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The Shield





POLE POSITION Scaling the heights to make a viaduct fit for the future MAJOR refurbishment works to the viaduct at Shoreham-by-Sea are well underway. The site was set up in April, and to date, access scaffolding has been completed on 45 percent of the 325-metre span. The viaduct spans the River Adur and was built in the late 19th century, and is constructed of early steel. There are a total of 16 spans, simply supported on cast iron caissons filled with concrete. Continued on page 3 >>

Don’t hang around

Wessex works


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Keep safe at home PAGE 12


First Person

The Shield This paper is produced for:

A BIG thank you for all your efforts over the last year in driving down the number of accidents and incidents we have in the southern region. With our Christmas works now approaching we want everyone to be able to go home safely and enjoy Christmas with their friends and families, so please continue to think about your safety and the safety of others working around you during this busy period. Think about how many people count on you each day to come home safely? If you add them all up you might be surprised. Imagine yourself sitting around the Christmas table in a leg cast because you fell off a ladder or tripped over something. Imagine spending Christmas in hospital because you needed to get that job done and took a shortcut. We all know the pressures to get the job done on time, to complete the task and hand back the railway but none of that is impor-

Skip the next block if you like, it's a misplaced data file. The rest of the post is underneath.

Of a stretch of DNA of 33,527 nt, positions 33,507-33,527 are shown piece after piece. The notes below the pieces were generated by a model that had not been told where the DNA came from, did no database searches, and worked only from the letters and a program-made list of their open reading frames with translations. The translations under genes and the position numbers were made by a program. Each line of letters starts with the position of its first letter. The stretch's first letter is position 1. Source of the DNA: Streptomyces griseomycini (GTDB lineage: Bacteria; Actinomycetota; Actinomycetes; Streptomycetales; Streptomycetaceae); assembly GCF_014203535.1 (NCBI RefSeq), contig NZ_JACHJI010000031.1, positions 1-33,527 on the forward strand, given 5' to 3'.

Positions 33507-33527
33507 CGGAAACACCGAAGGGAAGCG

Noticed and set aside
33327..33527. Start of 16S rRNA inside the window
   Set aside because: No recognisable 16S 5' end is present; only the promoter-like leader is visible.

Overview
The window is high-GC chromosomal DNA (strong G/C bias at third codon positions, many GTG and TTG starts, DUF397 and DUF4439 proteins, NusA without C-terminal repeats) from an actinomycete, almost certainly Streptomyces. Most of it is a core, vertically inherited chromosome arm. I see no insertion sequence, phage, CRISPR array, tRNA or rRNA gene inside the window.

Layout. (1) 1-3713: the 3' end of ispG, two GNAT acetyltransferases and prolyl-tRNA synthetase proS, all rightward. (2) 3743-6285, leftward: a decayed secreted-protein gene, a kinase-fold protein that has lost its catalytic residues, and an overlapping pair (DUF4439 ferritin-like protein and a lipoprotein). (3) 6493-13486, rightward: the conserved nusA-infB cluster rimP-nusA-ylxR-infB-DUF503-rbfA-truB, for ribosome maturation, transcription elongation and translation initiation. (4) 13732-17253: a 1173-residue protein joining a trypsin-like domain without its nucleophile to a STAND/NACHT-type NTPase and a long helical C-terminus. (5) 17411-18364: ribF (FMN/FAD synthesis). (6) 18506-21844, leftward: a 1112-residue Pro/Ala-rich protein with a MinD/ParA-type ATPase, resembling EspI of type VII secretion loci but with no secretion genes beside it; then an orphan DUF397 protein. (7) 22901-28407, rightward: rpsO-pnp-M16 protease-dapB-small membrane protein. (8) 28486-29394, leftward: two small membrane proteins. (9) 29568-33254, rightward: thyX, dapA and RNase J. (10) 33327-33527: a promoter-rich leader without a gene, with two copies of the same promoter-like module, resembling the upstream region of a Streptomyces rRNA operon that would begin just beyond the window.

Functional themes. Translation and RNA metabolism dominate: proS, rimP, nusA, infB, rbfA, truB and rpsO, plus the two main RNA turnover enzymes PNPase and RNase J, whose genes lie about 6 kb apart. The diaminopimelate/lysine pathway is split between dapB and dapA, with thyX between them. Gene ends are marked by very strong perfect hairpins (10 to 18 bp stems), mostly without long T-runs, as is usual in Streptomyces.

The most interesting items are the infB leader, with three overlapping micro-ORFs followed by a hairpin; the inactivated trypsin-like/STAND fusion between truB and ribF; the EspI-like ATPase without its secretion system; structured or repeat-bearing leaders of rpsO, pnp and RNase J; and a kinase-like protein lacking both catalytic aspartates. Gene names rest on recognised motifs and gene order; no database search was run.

tant if you and your mates don’t get home safely. Right from the top this is important. This is what Mark Carne, CEO of Network Rail, said about safety and performance: “I know that if we focus on what it takes to do things safely, performance will follow. After all, to do a job safely, it must be well planned, be carried out by competent, motivated people, be well-led, they must use the right equipment in the right way. All the ingredients of high performance… right first time.” So let’s make sure that we get everyone home safe for Christmas and the New Year. A Christmas message from the Southern Shield Safety Leadership Team Who are the Safety Leadership Team? See page 11